The Manipur initiative: Education and freedom at a school for children with disability

Morning assembly at the school. Photo: Agrima Bhasin  

“My attitude is based on how you treat me,” reads a sticker outside the school’s braille room. Inside, Pau, the braille instructor, and his student, Elizabeth, both visually impaired, are spelling numbers. Elizabeth reads aloud, “One Zero - Ten; Two Zero - Sixty!” Pau adjusts the braille card and asks her to try again. At this, teachers next door break into affectionate laughter, aware that Elizabeth, who occasionally teases Pau, would soon give the right answer.

Across the airy corridor, in the physiotherapy room, Tina, a five-year-old with cerebral palsy, is working on her balance. “Give me a high five, Tina,” smiles Angie, the physiotherapist. Tina delights at the clap of their palms, while balancing herself on her knees. It is a weekly session that Tina refuses to miss, even if unwell.

In other classrooms, Tina’s friends are spelling alphabets into a wooden mud-tray or learning nursery rhymes in sign language. Outdoors, a group of children have encircled their favourite teacher, Thang. They hug him, tug at his shirt and giggle naughtily as he jokes with them.

Elizabeth, Tina and their friends are students at The Malsawm Initiative, a school for children with disabilities in the tribal district of Churachandpur, 60 km south of Manipur’s capital city, Imphal. The school brings together children with various categories of disabilities — be it autism, cerebral palsy, Hydrocephalus, Down’s syndrome, hearing, visual and locomotor impairments.

For the current batch of 30 children, aged five to 14, who until a few years ago were leading an overprotected and isolated life at home, the school is a space with a promise of freedom — to learn, think, play, make mistakes and not be judged. It combines education and therapeutic care (physiotherapy, speech therapy and mobility training) such that the children can develop their cognitive, communication, social and daily living skills.

Dondouching and Pauzagin Tonsing founded the school in 2011, after a six-year-long struggle to find a school where their son Malsawm could study. A handsome boy with a sharp ear for music, Malsawm lost his eyesight in 2005 to Optic Nerve Atrophy, a condition that impairs the optic nerve.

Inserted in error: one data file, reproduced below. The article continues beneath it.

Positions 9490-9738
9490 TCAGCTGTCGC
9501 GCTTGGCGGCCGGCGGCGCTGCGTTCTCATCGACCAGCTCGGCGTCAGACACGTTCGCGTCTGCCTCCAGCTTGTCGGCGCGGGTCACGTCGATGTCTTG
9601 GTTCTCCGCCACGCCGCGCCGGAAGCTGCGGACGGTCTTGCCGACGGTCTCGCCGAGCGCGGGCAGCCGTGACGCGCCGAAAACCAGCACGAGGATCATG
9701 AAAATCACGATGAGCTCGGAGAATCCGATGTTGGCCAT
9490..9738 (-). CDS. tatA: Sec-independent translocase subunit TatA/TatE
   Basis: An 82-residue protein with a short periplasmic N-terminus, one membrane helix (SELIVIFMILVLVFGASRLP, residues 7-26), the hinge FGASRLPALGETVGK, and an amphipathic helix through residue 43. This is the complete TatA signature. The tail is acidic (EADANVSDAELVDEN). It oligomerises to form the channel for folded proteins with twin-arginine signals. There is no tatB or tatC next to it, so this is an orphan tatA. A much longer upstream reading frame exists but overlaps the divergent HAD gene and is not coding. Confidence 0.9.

“We thought if our son goes to school, he would start learning the basics and his social skills would improve. But he was not learning anything — the special schools in the town had more holidays than working days and the teachers at the private school he attended were clueless but too polite to kick him out,” says Malsawm’s mother, Dondouching, who actually feels sorry for the teachers. “He needed time and thought, but the teachers were only baby-sitting him; they wanted to help but could not.”

Dejected, the couple pulled Malsawm out of school, enrolled themselves for a distance-learning Bachelor of Education (B.Ed.) programme and began meeting other parents. “At first the parents were reluctant and ashamed to meet us since talking about disability was a taboo here,” says Pauzagin, founder of the Churachandpur-based Centre for Community Initiative (the parent organisation that set up the school). Pauzagin discovered that most parents and caregivers had been living with a sense of guilt, having internalised the social stigma associated with birthing or raising a child with disability.

This changed with frequent meetings, where parents shed their discomfort and formed a group to advocate for the rights of persons with disabilities. This was before an educationist known for his love of playgrounds for children, offered the couple a portion of his school’s land for free. In response, the couple and parents of fourteen other children, pooled in their faith and imagination to set up The Malsawm Initiative (which initially was a one-room thatch and bamboo structure, and today, is a yellow and red building amidst a green thicket on a low-lying hill slope).